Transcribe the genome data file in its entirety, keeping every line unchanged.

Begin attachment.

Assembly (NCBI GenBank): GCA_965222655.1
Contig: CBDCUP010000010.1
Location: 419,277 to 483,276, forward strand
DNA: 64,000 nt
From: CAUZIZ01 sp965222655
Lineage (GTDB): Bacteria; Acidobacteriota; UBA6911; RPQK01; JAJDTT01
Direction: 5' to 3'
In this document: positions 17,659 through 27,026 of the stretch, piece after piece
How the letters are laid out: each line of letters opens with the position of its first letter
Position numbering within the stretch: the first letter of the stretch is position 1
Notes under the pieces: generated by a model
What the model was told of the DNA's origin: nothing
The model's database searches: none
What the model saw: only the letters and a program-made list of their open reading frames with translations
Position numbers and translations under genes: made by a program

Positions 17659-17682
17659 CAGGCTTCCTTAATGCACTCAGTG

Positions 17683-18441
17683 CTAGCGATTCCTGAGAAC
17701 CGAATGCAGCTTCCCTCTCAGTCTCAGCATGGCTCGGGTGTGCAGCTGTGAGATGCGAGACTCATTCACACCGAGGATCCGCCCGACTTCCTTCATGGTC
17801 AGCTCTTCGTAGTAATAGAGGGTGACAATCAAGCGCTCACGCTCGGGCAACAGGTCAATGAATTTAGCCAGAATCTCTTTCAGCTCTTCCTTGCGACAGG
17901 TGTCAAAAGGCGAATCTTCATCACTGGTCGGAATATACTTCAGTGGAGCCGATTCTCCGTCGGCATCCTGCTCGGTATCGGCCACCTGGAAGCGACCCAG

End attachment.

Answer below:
Assembly (NCBI GenBank): GCA_965222655.1
Contig: CBDCUP010000010.1
Location: 419,277 to 483,276, forward strand
DNA: 64,000 nt
From: CAUZIZ01 sp965222655
Lineage (GTDB): Bacteria; Acidobacteriota; UBA6911; RPQK01; JAJDTT01
Direction: 5' to 3'
In this document: positions 17,659 through 27,026 of the stretch, piece after piece
How the letters are laid out: each line of letters opens with the position of its first letter
Position numbering within the stretch: the first letter of the stretch is position 1
Notes under the pieces: generated by a model
What the model was told of the DNA's origin: nothing
The model's database searches: none
What the model saw: only the letters and a program-made list of their open reading frames with translations
Position numbers and translations under genes: made by a program

Positions 17659-17682
17659 CAGGCTTCCTTAATGCACTCAGTG

Positions 17683-18441
17683 CTAGCGATTCCTGAGAAC
17701 CGAATGCAGCTTCCCTCTCAGTCTCAGCATGGCTCGGGTGTGCAGCTGTGAGATGCGAGACTCATTCACACCGAGGATCCGCCCGACTTCCTTCATGGTC
17801 AGCTCTTCGTAGTAATAGAGGGTGACAATCAAGCGCTCACGCTCGGGCAACAGGTCAATGAATTTAGCCAGAATCTCTTTCAGCTCTTCCTTGCGACAGG
17901 TGTCAAAAGGCGAATCTTCATCACTGGTCGGAATATACTTCAGTGGAGCCGATTCTCCGTCGGCATCCTGCTCGGTATCGGCCACCTGGAAGCGACCCAG